In the study performed by Malakouti et al. in 2012, it was also found that folic acid intake in the early second trimester had decreased blood homocysteine levels, and it was associated with a reduced risk of developing preeclampsia (24). In the present study, 58% of healthy women and 54% of those with preeclampsia reported the regular consumption of folic acid during pregnancy. Although the amount of folic acid intake was lower in the affected women, no statistically significant difference was observed between the two groups. Low serum activity of antioxidants such as vitamins A, E, C, and D had been further reported in patients with preeclampsia. Deficiency of these substances may thus contribute to the pathogenesis of preeclampsia by diminishing superoxide dismutase activity and escalating lipid peroxidase(25, 26). In the present study, more than 90% of women in both case and control groups had taken vitamins C and E. Azami et al. in their study in 2017 reported that the consumption of a combination of vitamins C and E was ineffective to prevent preeclampsia (27). Rahmanian et al. (2011) had additionally stated that the use of the compounds of vitamins C and E had not mitigated the risk of preeclampsia during pregnancy, which was in agreement with the results of the present study (28). Moreover, Bahjat et al. (2017) had found that vitamin D intake could be effective in preventing preeclampsia (29). In the present study, the amount of vitamin D consumption was 43% in the control group and 33% in the preeclampsia group; however, no significant difference was observed between the two groups.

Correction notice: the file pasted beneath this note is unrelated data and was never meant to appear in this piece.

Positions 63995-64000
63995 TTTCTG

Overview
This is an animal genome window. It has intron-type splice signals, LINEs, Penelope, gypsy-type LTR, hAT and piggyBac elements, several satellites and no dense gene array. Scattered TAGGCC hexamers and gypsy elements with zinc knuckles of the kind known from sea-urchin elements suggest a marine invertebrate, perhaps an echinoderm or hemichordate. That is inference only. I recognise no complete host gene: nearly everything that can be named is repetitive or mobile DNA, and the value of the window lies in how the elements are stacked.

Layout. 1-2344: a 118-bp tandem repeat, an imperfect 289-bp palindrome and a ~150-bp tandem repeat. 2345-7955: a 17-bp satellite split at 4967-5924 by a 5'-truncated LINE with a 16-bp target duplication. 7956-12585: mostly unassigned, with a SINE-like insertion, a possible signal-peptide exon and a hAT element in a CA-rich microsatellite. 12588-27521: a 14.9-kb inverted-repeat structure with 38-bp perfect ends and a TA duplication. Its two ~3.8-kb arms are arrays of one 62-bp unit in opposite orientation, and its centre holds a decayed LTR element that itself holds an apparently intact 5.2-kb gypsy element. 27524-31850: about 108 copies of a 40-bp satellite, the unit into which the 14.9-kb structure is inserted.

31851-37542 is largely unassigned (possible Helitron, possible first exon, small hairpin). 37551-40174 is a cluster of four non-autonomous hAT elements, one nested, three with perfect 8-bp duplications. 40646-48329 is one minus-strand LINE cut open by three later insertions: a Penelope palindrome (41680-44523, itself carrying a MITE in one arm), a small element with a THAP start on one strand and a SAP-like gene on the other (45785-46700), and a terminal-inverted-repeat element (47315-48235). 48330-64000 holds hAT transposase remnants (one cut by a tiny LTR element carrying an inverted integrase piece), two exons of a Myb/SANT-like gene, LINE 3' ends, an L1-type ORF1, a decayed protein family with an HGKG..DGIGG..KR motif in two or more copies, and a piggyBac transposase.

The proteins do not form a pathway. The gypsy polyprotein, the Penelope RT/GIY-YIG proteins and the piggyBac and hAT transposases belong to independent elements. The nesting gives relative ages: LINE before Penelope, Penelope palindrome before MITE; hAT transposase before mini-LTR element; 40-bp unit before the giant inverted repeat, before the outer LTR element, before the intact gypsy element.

Among of the strengths of the present study was that it case-control research design and implementation of a logistic regression model. Some limitations of this study included not performing randomization and there was no possibility to reflect on biochemical factors of maternal blood and mere dependence on mothers’ memory to complete the modified FFQ.
It was concluded that the higher total diet score (namely, healthy diet) had a protective effect on the risk of developing preeclampsia. Low consumption of vegetables and increased frequency of fast food, carbonated soft drinks, and table salt was also associated with preeclampsia. As pregnant women are eager to become aware of the health qualities of dietary patterns during pregnancy and actively search for health care information, including diet-related ones, it is suggested to develop appropriate educational programs and interventions to raise their awareness of types of diet, before and during pregnancy. Also, we should take some effective steps to promote healthy eating habits, and subsequently moderate the incidence rate of high blood pressure and preeclampsia.
This study was approved (Ethical Code: IR. MU MS. NUR SE .R EC.1397.042) and supported by the Mashhad University of Medical Sciences, Mashhad, Iran. The authors hereby thank the Vice President for Research as well as the women participated in this study.
Conflicts of interest
Authors declared no conflicts of interest.